Find the Right School

Find a College

Begin Now!

Online College Articles
Campus College Articles
Arizona Counties
Arizona County map
Click Image to Enlarge
Arizona Counties
There are 15 Counties in the U.S. state of Arizona. There is also one defunct county: Pah-Ute County was formed in 1865 from Mohave County and returned in 1871. Four Counties (Mohave, Pima, Yavapai and Yuma) were created in 1864 following the organization of the Arizona Territory in 1862. All but La Paz County were created by the time Arizona was granted statehood in 1912.

Yuma County, Arizona

Yuma County History, Geography, and Demographics

County Seat: Yuma
Year Organized: 1864
Square Miles: 5,514
Court House:

2351 West 26th Street
Yuma, AZ 85364-2363

Etymology - Origin of County Name

Yuma is named after the Yuma Indians, today called the Quechan.


County QuickFacts: Census Bureau Quick Facts

County History

Yuma County, Arizona

Yuma County is one of four original counties designated by the first Territorial Legislature. It maintained its original boundaries until 1983 when voters decided to split Yuma County into LaPaz County in the north and a new "Yuma County" in the south.

This county is created out of the southwestern portion of the Territory, and is surrounded on the west by the Colorado River. The valley of the Colorado is from two to ten miles in width; the soil is rich alluvial, and is generally covered with a dense growth of vegetation, and is well wooded with Mesquite and Cottonwood trees. Very little attempt has been made to cultivate these lands, except by the Indians. They in a rude way produce some vegetables, corn and wheat.

The soil and climate are unquestionably well adapted to the production of cotton, rice and sugar cane, as well as the cereals, and nearly all kinds of vegetables. Experiments made in planting figs, lemons and oranges encourage the belief that these fruits can be raised in abundance. The only obstacle in the way of extensive and profitable agriculture in the valley of this river is the frequent changes of its channel. Its waters can undoubtedly be controlled by levees and canals, and it would be policy for the government to make liberal grants of land to accomplish this object. The water once under control and this would be an inviting field for investment and enterprise.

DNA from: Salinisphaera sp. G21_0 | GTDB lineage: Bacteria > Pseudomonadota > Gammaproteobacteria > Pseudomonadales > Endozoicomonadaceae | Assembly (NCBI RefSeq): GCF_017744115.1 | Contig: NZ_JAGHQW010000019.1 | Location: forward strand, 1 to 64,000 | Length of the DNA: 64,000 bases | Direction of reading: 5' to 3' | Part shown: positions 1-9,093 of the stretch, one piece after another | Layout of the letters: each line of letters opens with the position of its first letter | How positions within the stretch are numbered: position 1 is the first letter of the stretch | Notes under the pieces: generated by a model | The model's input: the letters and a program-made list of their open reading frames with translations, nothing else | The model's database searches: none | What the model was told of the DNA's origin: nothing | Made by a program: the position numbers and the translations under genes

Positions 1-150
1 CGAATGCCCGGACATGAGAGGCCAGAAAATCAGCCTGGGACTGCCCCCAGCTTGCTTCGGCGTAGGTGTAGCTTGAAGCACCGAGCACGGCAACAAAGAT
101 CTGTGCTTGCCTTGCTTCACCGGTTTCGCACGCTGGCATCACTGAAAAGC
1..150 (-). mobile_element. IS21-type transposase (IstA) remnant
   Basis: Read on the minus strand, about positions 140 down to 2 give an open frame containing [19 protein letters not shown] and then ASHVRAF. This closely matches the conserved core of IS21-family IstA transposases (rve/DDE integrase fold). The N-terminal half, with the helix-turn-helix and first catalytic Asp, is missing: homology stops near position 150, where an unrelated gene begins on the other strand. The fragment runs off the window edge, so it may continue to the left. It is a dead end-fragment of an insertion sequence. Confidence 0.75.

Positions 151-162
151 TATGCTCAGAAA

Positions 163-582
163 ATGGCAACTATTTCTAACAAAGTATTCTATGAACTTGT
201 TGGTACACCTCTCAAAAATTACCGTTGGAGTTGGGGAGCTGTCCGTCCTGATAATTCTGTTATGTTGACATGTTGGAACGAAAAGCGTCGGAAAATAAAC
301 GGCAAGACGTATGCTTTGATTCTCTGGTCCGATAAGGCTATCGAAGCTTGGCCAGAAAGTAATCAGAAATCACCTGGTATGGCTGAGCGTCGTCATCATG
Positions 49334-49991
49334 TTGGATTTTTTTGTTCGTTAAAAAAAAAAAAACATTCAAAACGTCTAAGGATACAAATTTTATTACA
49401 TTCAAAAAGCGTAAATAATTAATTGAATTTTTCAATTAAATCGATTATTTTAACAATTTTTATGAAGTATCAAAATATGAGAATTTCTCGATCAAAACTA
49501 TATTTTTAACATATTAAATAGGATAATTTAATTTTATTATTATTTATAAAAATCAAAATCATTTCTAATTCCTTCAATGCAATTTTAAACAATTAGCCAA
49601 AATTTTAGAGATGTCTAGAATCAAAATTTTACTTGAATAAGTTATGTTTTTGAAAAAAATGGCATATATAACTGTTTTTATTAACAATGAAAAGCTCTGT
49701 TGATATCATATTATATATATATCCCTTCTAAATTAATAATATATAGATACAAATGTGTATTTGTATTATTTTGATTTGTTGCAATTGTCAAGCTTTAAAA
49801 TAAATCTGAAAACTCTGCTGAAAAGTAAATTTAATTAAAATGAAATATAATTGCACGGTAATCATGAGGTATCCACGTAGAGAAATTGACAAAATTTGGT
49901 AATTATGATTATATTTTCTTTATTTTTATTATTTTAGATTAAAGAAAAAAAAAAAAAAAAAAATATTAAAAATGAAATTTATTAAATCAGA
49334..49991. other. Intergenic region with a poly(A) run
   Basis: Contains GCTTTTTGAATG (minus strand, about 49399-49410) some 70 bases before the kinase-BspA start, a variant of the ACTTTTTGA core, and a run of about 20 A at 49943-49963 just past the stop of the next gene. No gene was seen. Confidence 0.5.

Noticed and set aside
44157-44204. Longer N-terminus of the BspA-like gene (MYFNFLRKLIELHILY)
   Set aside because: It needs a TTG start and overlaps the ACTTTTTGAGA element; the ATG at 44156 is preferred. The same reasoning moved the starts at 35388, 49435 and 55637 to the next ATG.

The Gila River runs about 150 miles in a westerly course through this county; its valley is from one to three miles in width; the soil is rich and covered with vegetation, and by irrigation will produce almost anything that grows; it is uninhabited, except by station keepers along the overland mail road. These stations are usually located about fifteen miles apart. The balance of this county is mostly high table lands, with frequent broken mountains, and is generally destitute of water; portions of the year these lauds are covered with excellent grass, but until water is increased by sinking wells, the larger portion of this belt of country will be of little value.

You can find gold, silver, copper and lead, are found in lodes near the Colorado river, the entire length of the county; also placer gold in considerable sums has been extracted. No effort has been made to conduct water to these mines; the gold has generally been obtained by what is called the dry washing process. To pay by this process, the mines must necessarily be very rich, but if water could be obtained, they 'would undoubtedly pay well, even when once worked by the other process.

Many lodes of gold, silver, copper and lead have been located, and quite a profitable business engaged in by shipping the ores via the Colorado River to San Francisco. The success of these enterprises would warrant the belief that by the erection of machinery and properly opening the mines, they could be made very profitable to the owners. Along the southern border of the county, extensive and rich mines of copper are found, but owing to the high rate of transportation have not yet been made to pay.

Neighboring Counties:

  • North: La Paz County
  • Northeast: Maricopa County
  • Southeast: Pima County
  • South: Sonora
  • Southwest: Baja California
  • West: Imperial County, Calif.

Cities and Towns:

- San Luis city Incorporated Area
- Somerton city Incorporated Area
- Wellton town Incorporated Area
- Yuma (County Seat) city Incorporated Area

County Resources:

Enter County Resources and Information Here

County Resources
Counties: US Map
The history of our nation was a prolonged struggle to define the relative roles and powers of our governments: federal, state, and local. And the names given the counties, our most locally based jurisdictions, reflects the "characteristic features of this country!"